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Morecambe Conservation Area

Lancaster City Council designated the Morecambe Conservation Area in June 2003. This means that the Council recognised the area as having special architectural or historic interest, the character of which it is desirable to preserve or enhance.

Local authorities have a duty to review designations from time to time. The impetus for the most recent review of the Morecambe Conservation Area (2008) was as part of the preparation for a proposed second Townscape Heritage Initiative (THI) for the town.

Morecambe THI 2: A View for Eric

THIs are conservation-led grant schemes designed to regenerate the historic heart of a town or city. The first THI which ran between 2003-2007 involved the restoration of almost seventy properties in the Morecambe Conservation Area, including the grade II* listed Midland Hotel.

Following difficulties acquiring the necessary match funding, Morecambe THI2 - 'A View for Eric' finally launched in May 2012. This is a five year programme of investment focusing on parts of the western end of the Morecambe Conservation Area. For further information, please visit www.lancaster.gov.uk/viewforeric

 The view from the popular statue of Eric Morecambe

Background to the Morecambe Conservation Area

A Conservation Area is a place of special architectural or historic interest within which the city council has a duty to promote its preservation and enhancement.

On the 13th June 2003 the city council designated a new conservation area covering the Poulton and central Promenade areas of Morecambe. It builds upon the existing Poulton Conservation Area designated in 1991.

Morecambe Conservation Area’s special character can be said to stem from its relationship with the Bay - from the early origins of Poulton-le-Sands as a fishing village, to the development of Morecambe as a popular holiday resort. In addition to agriculture, the Bay has driven the economy of the area, both in terms of its resources and its spectacular views. When people think of Morecambe, it is the backdrop of the Bay and the views of the Lake District beyond which spring to mind. Indeed, it is this view that Eric Morecambe famously found so appealing.

This spectacular setting has also impacted upon the architecture of the area. The historic village of Poulton can still be read through the road layout and buildings which remain, with Poulton Square at its heart, but this was focussed inland. However, with the arrival of the railway in the mid-nineteenth century, the buildings began to look to the sea.

The architecture was designed to take advantage of the spectacular views. This is evident from the earliest waterfront buildings, such as Craven Terrace, with its bowed bay windows, the orientation of the Corner House Café with its corner windows, to the Art Deco Midland Hotel built on the shore line and designed to appear as a visiting ocean liner. This curved building with its convex side facing the Bay commands unobscured views.

Much of Morecambe’s character also stems from what is intangible, such as its fishing heritage and its historic associations with the stars of music hall and variety theatre. Even the positive air that Morecambe currently has about it now that its regeneration is well underway, with the restoration of the Midland Hotel providing the catalyst, contributes to the area’s character.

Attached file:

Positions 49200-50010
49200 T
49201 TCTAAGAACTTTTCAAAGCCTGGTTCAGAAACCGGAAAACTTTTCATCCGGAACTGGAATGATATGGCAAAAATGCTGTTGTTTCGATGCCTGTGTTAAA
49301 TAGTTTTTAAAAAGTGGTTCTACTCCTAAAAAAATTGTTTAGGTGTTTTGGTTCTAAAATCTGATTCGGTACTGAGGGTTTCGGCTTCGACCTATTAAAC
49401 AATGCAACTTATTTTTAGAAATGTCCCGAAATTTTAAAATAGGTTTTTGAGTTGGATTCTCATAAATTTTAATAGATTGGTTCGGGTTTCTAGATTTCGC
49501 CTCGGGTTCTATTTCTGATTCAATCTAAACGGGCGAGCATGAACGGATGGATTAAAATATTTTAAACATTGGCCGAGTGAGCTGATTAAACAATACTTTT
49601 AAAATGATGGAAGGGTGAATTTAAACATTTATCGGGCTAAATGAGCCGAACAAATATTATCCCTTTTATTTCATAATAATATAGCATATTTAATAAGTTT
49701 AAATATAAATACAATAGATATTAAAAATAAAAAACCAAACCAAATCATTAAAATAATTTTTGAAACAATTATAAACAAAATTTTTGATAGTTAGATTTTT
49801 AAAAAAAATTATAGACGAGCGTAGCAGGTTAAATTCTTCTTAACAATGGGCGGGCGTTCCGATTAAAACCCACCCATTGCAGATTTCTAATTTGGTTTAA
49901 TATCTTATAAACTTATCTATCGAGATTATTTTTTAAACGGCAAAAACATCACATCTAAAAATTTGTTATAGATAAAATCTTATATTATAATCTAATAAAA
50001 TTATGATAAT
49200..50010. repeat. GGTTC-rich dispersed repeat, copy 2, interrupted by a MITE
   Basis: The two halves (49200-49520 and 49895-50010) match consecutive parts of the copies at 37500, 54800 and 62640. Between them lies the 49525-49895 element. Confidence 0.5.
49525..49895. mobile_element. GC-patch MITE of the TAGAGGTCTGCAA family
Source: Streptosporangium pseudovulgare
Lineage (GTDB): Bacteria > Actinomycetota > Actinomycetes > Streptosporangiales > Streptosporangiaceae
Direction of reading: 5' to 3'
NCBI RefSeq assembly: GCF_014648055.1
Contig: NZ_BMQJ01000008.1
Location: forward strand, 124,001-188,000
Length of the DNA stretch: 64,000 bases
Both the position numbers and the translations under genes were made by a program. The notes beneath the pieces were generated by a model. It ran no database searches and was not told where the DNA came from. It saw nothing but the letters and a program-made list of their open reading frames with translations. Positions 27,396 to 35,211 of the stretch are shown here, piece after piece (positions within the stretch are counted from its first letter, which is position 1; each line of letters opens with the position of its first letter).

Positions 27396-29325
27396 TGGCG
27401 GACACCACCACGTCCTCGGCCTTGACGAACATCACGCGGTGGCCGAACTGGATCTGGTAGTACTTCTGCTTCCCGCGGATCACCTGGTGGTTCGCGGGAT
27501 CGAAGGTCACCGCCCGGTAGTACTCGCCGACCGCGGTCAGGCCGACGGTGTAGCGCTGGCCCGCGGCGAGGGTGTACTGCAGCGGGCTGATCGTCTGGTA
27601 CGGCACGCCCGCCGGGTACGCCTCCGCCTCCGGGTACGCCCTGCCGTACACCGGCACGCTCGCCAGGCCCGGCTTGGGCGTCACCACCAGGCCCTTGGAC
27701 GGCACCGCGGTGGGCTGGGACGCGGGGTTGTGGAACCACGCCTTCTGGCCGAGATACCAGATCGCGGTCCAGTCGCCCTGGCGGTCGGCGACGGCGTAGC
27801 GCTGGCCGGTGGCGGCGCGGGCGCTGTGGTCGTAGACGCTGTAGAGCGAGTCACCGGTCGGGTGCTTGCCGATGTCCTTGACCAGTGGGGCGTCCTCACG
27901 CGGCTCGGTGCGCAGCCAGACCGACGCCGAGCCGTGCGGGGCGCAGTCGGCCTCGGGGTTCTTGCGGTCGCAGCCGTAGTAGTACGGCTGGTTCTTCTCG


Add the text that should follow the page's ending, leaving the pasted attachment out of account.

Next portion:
It is all of these things which help to define Morecambe Conservation Area’s local distinctiveness and which are the qualities that make the area so unique.

Morecambe Conservation Area Appraisal 

The review of the Conservation Area is now complete and following public consultation over the summer, a new appraisal was adopted in September 2008.

This appraisal concludes that the most significant features of the Morecambe Conservation Area are:

• its relationship with the Bay

• the original Poulton Village layout and its seventeenth century buildings

• The fishermen’s cottages, such as those on Morecambe Street and Lord Street

• The uncomplicated vernacular of the early nineteenth century cottages

• The long terraces of nineteenth century boarding houses

• Remnants of the resort’s nineteenth century entertainment buildings: Winter Gardens

• Art Deco heritage, including the Midland Hotel, the Woolworths and Hitchens buildings

• Natural stone and cobble boundary walls and

• Cobble and stone set floorscapes.

The appraisal also concludes that the most important issues which threaten the special architectural and historic interest of the Morecambe Conservation Area are:

• the erosion of historic and architectural features

• Lack of maintenance

• Poor quality shop fronts and signage

• Poor quality public realm and streetscapes

View Morecambe Conservation Area Appraisal (PDF 5.6MB)

Morecambe Conservation Area Management Plan

The effectiveness of the conservation area depends on the way in which it is managed. However, this is not just about the city council effectively exercising its planning powers. Local businesses and residents all have a part to play.  The purpose of the management plan is to show how everybody can help to make Morecambe a better place in which to live, work and visit.

Following consultation over the summer the management plan was adopted by the city council in September 2008.

View Morecambe Conservation Area Management Plan (PDF 1.4MB)



The Conservation Team




01524 582360

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